I drove to church this past Sunday (I’ll spare you the list of excuses I have, both reasonable and un-, for driving instead of biking), and on the way home, “Float On” by Modest Mouse came on the radio. I’ve operant-conditioned myself (I’m taking an intro psych class right now, ok) since 2004 to crank the volume whenever I hear that drum riff at the beginning of the song, and the reward has been immediate and consistent every time in twelve years: good feels.
The sky was doing that November-in-Portland, could-rain-at-any-moment-but-right-now-it’s sunny thing, and I drove through the intersection in northeast Portland where I was hit by a pick-up truck on my bike in 2008, and I thought about how little that event negatively effects my life now, and how big and horribly important it felt to me at the time (and for a long time after). We’ll float on, right?
I thought about getting divorced a few years ago, and the friendly happy-birthday email I’d sent my ex-husband just the other day. We’ll float on.
This feels like some cheesy bullshit, but please don’t mistake it for positive-thinking crap. Those things both sucked a lot at the time. Like, a lot. But eventually, they stopped sucking and became learning experiences and new opportunities. At the very least, they stopped hurting as much.
So I thought about these things while the song played, and cried a little, and when the song ended I turned the radio off and drove in silence the rest of the way home.
More recently, I met J for lunch tacos before work. We were chowing down as a line formed at the counter, and I commented that, at 1:30 or so, it was late for a lunch rush. We chatted inanely back and forth about lunch hours, and then I said: “At my last job, I used to wait as long as possible before taking lunch, so that I’d have less time at work after my lunch was over.” J kind of looked at me for a moment. “Yeah… I shouldn’t have stayed at that job for so long.” I can’t believe, in retrospect, how stuck I felt, and how long I let myself stay in a job I hated, feeling worse and worse at it and worse and worse about myself and my prospects.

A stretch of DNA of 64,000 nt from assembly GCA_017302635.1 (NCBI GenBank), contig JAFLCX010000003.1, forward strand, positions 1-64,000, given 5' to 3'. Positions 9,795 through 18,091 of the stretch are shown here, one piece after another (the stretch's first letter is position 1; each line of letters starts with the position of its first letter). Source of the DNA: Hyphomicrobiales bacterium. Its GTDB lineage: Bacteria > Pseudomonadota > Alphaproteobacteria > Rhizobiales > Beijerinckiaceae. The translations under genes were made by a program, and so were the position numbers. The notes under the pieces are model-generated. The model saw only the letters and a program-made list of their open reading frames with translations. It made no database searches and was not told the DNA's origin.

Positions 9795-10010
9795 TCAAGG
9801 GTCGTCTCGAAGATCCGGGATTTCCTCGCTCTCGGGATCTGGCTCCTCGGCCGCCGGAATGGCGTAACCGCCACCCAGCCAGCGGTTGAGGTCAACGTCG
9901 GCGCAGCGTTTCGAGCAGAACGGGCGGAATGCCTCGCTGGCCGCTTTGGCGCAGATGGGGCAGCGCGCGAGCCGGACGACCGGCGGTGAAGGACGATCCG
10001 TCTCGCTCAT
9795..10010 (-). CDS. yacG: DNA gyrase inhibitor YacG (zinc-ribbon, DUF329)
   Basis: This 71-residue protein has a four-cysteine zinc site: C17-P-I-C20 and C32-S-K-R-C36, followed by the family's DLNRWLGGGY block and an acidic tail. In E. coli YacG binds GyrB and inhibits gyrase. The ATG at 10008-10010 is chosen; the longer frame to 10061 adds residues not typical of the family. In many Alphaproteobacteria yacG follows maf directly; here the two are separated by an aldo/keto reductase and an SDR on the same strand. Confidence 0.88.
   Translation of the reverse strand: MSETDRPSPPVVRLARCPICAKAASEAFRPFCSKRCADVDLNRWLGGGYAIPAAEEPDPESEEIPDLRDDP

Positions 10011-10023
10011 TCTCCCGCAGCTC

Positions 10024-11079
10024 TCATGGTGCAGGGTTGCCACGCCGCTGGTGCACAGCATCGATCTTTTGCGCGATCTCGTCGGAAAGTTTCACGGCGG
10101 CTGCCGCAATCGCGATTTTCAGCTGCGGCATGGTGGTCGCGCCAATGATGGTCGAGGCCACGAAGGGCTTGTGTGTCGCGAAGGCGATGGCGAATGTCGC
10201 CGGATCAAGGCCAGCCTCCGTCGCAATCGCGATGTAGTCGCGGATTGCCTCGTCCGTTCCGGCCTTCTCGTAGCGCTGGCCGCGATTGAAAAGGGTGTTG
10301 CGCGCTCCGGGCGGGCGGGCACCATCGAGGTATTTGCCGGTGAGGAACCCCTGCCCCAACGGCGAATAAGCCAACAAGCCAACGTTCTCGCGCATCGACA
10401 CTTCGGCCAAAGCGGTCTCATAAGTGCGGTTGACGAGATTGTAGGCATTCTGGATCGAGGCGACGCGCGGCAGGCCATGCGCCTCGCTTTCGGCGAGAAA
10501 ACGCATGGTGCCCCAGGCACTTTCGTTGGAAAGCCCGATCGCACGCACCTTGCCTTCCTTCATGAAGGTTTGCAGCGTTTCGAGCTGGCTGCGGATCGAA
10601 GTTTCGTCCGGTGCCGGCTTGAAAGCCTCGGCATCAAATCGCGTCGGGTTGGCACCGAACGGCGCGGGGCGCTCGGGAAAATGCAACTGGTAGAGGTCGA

I mean, I can believe it; I’m grateful that I got the opportunity to shake myself out of it (thanks Mom), but I’m not exactly in the awesomest of financial positions now (to say the very least), and I’m more than a little daunted by the next few years of my life. I’m moving out of my studio apartment this month and into my parents’ in-law unit; I’m working a low-paid, part-time job; I’m about to be enrolled in school half-time, with student loans.
I’ve been thinking with a lot of intention about my priorities since I quit my job in July, and I’ve been encountering my priorities in my every day life, too. When I first got back to Portland in September, I stayed with my folks while my subletter found a new place to live. I made a few trips, each separated by a couple of weeks, to my apartment to bring things back to my folks’ place so I’d have access to them.
First priority, the day I got back: my cats and their accoutrements. (My loved ones.)
Second priority: A couple duffel bags full of clothes, ‘cause I’d been wearing the same three damn outfits all summer. (Publicly-visible self-expression?)
Third priority: Art supplies, a few books, boots, cozy quilts, my winter coat. (Warmth?)
I enrolled at PSU as a postbac student, registered for the one class it wasn’t too late to register for (intro psych, as mentioned), sent out a bazillion job applications, and eventually landed pretty much the perfect half-time job: working as an aide at a physical therapy clinic. Here’s what I am doing for the next few years: I am completing my prereqs (all the science I didn’t take in college), getting in some observation hours, learning about the field, and hoping to start applying for Doctorate of Physical Therapy programs in a year or so. Let’s go student loans, let’s go!
I feel sort of shockingly good about this, and a little surprised at how easy, in retrospect (y’know, once I actually got a job offer and wasn’t just throwing resumés out into the void with no feedback), it was to get on this path. I did it by acknowledging that the things I had tried so far, as far as my career is concerned, had not worked and were not working. So I rearranged my priorities, and instead of assuming that the things I’d always thought I wanted, like “creative expression,” would eventually magically somehow lead to other things I’ve always wanted, like “financial security” and “the ability to support a family,” I took a good hard look at my strengths and weaknesses, and then I started from “financial security” and worked my way down.
Here’s a truth about me: I suck at hustle. Two years in marketing, four years as a wedding photographer — these things have shown me that I straight up do not have what it takes to mold my dream job out of the new economy, the internet, my creatives skills, et cetera, the way I kinda always thought I eventually might.
In August, I sat across from Elana at a breakfast place in New York, telling her about my thought process so far and the paths I was considering that might get me where I wanted to be, and she looked up from her pancakes and said, “have you thought about physical therapy?” and I said, “huh. No” and I thought about it.